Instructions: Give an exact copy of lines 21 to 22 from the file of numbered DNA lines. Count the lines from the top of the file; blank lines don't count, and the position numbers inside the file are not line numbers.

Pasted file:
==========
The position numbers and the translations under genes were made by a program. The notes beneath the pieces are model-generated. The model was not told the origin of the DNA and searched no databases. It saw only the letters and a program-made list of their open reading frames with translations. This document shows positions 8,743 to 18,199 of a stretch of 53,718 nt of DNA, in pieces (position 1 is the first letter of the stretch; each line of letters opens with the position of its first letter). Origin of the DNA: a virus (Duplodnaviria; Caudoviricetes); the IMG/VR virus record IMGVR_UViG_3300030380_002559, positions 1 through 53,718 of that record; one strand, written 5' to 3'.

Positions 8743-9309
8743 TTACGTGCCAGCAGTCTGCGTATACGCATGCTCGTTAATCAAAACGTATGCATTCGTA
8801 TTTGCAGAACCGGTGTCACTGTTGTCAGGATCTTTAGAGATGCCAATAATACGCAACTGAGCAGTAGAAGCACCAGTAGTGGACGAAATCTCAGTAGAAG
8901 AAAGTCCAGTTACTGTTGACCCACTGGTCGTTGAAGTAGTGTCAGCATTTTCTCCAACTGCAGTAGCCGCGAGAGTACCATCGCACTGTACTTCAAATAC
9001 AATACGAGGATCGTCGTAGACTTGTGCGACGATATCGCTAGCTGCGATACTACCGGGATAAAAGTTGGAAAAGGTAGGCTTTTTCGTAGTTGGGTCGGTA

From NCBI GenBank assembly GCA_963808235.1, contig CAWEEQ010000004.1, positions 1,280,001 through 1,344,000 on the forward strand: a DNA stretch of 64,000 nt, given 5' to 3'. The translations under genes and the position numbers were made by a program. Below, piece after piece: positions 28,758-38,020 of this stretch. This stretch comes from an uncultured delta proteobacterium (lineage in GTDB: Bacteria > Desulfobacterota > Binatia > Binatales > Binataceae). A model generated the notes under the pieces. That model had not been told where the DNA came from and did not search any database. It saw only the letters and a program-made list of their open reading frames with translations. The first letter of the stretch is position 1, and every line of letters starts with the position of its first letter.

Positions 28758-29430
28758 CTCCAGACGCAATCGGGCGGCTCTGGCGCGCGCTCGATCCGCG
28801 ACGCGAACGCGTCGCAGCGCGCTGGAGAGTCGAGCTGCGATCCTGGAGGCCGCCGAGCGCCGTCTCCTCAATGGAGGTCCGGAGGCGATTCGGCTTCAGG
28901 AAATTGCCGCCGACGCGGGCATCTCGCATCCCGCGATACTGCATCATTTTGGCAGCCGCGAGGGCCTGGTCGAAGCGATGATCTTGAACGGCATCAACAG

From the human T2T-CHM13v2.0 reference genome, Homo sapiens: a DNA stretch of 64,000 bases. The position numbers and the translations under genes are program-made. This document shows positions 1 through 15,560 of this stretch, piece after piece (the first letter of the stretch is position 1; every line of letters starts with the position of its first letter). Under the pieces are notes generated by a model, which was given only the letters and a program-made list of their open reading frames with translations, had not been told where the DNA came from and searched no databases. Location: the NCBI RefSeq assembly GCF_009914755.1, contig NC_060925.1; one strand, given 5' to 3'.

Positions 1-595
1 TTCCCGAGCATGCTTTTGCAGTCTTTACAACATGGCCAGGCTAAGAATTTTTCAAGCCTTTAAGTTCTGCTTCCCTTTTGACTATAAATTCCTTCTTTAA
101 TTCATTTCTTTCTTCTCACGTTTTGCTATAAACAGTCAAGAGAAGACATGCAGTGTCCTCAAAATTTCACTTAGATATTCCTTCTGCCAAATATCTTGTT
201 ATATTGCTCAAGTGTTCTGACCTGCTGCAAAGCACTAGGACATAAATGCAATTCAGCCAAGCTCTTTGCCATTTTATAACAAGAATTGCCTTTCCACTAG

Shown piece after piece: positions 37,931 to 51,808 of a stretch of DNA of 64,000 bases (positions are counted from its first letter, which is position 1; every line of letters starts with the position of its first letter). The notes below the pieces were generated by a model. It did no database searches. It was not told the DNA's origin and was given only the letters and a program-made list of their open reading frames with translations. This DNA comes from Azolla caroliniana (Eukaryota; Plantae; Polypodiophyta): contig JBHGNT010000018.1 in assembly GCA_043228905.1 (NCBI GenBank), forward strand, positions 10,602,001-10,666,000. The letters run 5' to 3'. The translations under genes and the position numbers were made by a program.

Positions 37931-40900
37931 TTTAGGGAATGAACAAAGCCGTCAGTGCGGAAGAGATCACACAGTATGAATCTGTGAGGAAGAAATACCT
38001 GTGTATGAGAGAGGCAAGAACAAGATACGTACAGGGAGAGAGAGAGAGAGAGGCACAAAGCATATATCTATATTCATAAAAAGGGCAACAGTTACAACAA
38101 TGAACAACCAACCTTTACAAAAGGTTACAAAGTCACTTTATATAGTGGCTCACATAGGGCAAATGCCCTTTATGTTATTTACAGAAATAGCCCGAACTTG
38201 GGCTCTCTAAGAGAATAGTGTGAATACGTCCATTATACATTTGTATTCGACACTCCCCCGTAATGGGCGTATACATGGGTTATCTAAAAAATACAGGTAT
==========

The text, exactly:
38101 TGAACAACCAACCTTTACAAAAGGTTACAAAGTCACTTTATATAGTGGCTCACATAGGGCAAATGCCCTTTATGTTATTTACAGAAATAGCCCGAACTTG
38201 GGCTCTCTAAGAGAATAGTGTGAATACGTCCATTATACATTTGTATTCGACACTCCCCCGTAATGGGCGTATACATGGGTTATCTAAAAAATACAGGTAT